The team's findings help to reconstruct and make a complete evolutionary scheme of subspecies of whole bones.
By detecting and studying La Binh fossil fish (fish that live in La Binh, Van Nam, China rivers) dating back to 244 million years, Chinese researchers have created a breakthrough in the process. Early life evolution of subspecies of whole bones. This breakthrough opens important evolutionary sequences to the skull of all-bone fish, thereby helping to reconstruct the evolutionary scheme in the most complete way. Research conducted by Xu Guanghui, the Institute of Ancient Biology of the Chinese Academy of Sciences.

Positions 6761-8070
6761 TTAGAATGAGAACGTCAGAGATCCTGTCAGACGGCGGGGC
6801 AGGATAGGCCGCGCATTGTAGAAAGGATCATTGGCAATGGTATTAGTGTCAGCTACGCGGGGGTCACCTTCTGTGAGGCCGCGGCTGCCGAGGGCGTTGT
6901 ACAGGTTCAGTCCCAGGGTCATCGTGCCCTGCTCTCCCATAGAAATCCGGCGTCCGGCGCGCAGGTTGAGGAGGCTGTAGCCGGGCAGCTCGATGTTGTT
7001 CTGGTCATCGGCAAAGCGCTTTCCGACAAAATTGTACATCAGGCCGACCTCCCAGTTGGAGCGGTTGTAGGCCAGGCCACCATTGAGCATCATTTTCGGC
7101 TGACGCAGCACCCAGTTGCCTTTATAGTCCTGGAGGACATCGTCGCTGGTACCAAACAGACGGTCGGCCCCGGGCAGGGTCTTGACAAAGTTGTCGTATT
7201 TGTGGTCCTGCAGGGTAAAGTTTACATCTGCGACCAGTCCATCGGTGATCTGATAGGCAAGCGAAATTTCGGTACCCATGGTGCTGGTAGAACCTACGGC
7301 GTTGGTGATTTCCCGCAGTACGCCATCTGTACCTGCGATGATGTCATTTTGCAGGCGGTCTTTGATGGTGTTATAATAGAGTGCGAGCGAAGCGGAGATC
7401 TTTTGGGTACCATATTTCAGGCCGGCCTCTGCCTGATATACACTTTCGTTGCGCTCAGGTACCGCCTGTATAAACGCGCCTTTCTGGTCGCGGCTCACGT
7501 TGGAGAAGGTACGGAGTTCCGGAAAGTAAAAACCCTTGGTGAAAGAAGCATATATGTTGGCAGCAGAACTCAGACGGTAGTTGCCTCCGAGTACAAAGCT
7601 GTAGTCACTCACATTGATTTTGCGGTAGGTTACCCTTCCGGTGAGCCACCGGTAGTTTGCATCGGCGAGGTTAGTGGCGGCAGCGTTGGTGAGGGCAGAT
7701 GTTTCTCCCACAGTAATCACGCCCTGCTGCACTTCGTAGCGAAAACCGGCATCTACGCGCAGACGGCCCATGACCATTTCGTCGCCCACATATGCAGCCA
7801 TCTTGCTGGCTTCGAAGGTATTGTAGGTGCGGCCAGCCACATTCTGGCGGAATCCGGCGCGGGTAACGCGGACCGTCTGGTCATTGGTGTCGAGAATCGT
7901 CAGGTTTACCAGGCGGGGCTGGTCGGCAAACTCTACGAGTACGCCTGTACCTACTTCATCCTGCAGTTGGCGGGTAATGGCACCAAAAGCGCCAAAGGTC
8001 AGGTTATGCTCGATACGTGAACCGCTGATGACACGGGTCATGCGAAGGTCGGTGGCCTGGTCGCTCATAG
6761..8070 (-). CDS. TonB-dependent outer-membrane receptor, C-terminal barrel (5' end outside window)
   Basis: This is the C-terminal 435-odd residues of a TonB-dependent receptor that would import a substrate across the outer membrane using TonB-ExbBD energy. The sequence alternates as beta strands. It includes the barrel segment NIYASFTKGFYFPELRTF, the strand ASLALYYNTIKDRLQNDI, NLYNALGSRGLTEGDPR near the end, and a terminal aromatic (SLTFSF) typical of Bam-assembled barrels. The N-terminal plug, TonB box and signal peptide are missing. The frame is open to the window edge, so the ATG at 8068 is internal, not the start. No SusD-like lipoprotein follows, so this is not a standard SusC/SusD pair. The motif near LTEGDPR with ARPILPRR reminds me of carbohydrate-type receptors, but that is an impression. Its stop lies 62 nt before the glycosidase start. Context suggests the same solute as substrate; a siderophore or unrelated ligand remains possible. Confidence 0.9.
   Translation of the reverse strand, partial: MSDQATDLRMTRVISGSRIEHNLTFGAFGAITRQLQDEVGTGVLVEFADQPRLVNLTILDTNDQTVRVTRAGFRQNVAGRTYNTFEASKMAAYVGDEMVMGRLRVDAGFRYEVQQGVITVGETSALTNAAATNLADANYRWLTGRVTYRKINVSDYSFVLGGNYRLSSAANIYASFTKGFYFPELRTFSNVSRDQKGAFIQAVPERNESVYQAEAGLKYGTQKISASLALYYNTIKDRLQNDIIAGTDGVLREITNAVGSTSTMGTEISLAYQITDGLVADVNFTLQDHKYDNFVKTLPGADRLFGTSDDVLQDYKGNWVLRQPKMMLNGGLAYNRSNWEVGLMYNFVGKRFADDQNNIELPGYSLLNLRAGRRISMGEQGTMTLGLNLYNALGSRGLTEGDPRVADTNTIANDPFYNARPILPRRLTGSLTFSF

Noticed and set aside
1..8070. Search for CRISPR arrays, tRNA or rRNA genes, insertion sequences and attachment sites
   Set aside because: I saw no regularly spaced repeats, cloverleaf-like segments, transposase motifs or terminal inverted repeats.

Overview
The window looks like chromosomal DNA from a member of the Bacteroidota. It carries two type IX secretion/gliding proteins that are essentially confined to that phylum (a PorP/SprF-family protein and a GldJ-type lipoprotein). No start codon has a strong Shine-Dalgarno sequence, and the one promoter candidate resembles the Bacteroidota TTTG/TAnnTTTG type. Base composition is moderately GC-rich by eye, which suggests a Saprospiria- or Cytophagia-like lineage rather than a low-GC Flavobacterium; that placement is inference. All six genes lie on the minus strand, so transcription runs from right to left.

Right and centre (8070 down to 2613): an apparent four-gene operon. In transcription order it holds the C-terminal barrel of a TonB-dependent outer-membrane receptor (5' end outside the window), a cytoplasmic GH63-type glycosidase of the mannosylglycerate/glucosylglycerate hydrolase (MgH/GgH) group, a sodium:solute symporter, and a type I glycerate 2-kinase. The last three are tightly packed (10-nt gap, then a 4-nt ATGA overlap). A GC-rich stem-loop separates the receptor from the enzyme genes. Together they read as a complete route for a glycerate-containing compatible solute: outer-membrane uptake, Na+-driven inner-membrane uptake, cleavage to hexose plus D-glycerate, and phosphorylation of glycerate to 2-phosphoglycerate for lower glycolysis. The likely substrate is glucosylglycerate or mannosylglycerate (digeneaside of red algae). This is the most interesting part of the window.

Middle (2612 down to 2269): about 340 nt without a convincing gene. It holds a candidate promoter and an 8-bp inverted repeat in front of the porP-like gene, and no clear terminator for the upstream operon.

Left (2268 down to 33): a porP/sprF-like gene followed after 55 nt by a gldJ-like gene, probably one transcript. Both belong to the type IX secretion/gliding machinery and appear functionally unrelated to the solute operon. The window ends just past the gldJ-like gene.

Fossil fish La Binh is relatively rare in the evolutionary history of all-bone fish , but it is unclear which fossil belongs to which fish. Therefore, researcher Xu Guanghui collated the skull shape of nine samples of La Binh fossil fish with different species of fossils and came to the conclusion that the La Binh fish fossil is representative of the patent fish.
Xu Guanghui said that the subspecies of the whole bones are divided into 2, including the finfish and the patent fish . Because of the subspecies of the whole fish bone and the subclass of true bone fish, there is a close relationship with each other, so the subspecies of whole bones have a key role in studying the new class of finfish and the class of fin rays (belonging to real bone fish.
La Binh fish is the largest full-bone fish in the fish population in Van Nam with a total length of 40cm. This fish was found in the Triassic sea stratigraphy from 244 million years ago and has been proven by potential researchers to reconstruct the marine vertebrate ecosystem.